BRUSSELS — Google faced new accusations on Tuesday that it was blocking a smaller European search service by restricting the use of its powerful system for attracting advertisers.
A French company, 1plusV, which owns Ejustice.fr, one of three European companies that have already filed charges against Google, said it sent a supplementary complaint to the European Commission, the executive arm of the European Union. The commission began a formal antitrust investigation of Google three months ago looking for evidence that Google had the power to shut out competition and restrict advertisers from doing business with other search engines. A spokesman for the commission, Amadeu Altafaj, said it would “give Google the opportunity to comment on the allegations raised before deciding on what, if any, further steps to take.”
Google’s advertising service, called AdSense, allows advertisers to buy a keyword that, when typed in as a search query, produces an advertising link alongside the search results. Marie-Cécile Rameau, a lawyer representing 1plusV, said Google was preventing the Web sites operated by 1plusV from using AdSense with its search technology.
That practice “impedes the development of efficient vertical search engines” that could compete with Google’s specialized services, Ms. Rameau said in Brussels. It also prevented consumers from gaining access to technologies that could offer them more search options, she said.
Al Verney, a spokesman for Google, said it was continuing to work “closely with the European Commission to explain many different parts of our business.” He declined to comment on the specific allegations by 1plusV.
Echoing Google’s previous statements about the case in Europe, Mr. Verney said the company had “always tried to do the right thing for our users and advertisers,” and added, “there’s always room for improvement.”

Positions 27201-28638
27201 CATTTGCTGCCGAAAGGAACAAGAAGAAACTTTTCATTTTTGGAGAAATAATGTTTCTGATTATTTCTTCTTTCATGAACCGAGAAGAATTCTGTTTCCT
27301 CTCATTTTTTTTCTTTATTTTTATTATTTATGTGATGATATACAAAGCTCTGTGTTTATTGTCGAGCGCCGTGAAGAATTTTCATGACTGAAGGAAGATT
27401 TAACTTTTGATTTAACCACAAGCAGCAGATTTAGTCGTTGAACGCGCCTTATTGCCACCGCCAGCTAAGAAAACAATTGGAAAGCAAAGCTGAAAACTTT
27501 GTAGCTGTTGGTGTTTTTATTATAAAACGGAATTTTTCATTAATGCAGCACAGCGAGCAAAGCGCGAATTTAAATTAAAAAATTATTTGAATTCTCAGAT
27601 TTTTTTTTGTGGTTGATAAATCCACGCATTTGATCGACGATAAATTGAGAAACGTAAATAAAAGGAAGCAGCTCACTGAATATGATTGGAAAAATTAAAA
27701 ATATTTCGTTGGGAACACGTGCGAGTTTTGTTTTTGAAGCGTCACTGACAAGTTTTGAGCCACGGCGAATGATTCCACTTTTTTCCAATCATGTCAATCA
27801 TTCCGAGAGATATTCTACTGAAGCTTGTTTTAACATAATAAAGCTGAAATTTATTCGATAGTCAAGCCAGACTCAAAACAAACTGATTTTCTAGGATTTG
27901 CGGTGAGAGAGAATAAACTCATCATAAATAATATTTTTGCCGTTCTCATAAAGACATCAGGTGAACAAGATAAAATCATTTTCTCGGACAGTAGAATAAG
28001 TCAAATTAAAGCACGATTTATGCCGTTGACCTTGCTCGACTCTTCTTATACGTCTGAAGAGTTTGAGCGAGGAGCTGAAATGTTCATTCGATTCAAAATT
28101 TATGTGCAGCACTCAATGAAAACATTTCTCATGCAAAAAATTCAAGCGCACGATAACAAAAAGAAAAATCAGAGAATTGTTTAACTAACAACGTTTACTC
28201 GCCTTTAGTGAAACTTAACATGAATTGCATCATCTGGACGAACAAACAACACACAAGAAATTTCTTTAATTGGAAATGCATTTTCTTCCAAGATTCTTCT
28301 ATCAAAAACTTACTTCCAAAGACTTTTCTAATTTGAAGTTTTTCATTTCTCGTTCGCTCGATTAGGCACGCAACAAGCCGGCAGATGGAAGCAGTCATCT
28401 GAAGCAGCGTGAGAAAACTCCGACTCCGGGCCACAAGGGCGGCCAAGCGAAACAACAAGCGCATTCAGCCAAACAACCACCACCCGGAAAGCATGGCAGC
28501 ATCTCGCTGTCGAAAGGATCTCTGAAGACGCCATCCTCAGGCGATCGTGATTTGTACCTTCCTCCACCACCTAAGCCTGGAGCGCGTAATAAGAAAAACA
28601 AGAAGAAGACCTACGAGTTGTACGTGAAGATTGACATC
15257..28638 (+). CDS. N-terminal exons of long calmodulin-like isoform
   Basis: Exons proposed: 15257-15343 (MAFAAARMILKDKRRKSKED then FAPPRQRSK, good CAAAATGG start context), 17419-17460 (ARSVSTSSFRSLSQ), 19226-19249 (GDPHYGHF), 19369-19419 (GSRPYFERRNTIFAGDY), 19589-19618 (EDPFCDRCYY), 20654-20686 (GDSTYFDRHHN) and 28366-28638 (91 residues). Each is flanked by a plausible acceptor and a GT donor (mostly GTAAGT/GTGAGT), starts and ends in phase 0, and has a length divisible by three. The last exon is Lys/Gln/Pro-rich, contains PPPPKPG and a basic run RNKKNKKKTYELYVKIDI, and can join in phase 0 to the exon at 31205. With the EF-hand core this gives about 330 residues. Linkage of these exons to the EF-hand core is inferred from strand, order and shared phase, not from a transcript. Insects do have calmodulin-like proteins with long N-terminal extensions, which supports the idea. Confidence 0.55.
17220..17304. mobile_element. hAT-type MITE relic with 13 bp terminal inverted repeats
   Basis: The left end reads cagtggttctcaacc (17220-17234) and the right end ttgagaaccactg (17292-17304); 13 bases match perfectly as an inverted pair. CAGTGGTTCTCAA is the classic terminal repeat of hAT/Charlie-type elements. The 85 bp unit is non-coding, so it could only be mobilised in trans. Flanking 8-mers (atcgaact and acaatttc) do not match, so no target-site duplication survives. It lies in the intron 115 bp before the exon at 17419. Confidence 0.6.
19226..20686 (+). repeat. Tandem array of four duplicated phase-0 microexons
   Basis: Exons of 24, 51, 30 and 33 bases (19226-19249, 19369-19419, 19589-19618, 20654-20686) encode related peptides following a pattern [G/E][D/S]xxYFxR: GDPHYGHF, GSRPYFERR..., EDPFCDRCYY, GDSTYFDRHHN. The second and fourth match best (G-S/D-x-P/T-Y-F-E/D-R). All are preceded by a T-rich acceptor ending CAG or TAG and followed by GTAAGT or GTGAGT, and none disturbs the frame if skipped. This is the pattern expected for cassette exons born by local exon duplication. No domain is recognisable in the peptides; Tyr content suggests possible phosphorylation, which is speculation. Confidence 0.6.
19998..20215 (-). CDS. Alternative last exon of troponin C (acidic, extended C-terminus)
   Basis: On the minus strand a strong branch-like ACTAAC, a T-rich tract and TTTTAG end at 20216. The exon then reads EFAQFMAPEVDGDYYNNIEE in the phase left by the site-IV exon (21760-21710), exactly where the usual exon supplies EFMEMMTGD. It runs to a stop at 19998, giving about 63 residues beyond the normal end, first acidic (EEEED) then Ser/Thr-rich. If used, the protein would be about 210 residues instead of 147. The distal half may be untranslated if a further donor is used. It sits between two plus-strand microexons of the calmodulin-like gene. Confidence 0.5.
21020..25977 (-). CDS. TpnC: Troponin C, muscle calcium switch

In a complaint to European regulators a year ago, Ejustice.fr contended that Google had removed most of its pages from an online index. As a result, Ejustice said hits to its site suddenly dropped so sharply that it was effectively invisible on the Web.
But Google said that action was necessary because Ejustice.fr was violating its guidelines about how to make the Web site findable in its search engine. That was a problem, according to Google, because users could end up never finding a Web page with the answer to their question — just more pages of search results.
Bruno Guillard, the owner of 1plusV, said Tuesday that Google had begun to make those pages findable again on its search engine as part of a process known as whitelisting, which began after European Union regulators opened their formal investigation on Nov. 30.
Ms. Rameau, the lawyer, said, “The massive whitelisting since the opening of the proceedings by the commission shows clearly that the blacklisting, in March, was completely arbitrary.” Mr. Guillard said Google’s actions had meant losses for his company amounting to “a lot of millions” of euros, but he declined to give a precise figure. Aides to Mr. Guillard said the company was still calculating the total losses. Mr. Guillard also said Google’s actions meant that another site operated by 1plusV, Eguides.fr, had lost a contract with the French national library to help make its resources available online.
“Because of the traffic collapse” the French library “understandably thought that Eguides.fr was no longer a suitable partner and signed an agreement with Microsoft,” 1plusV said.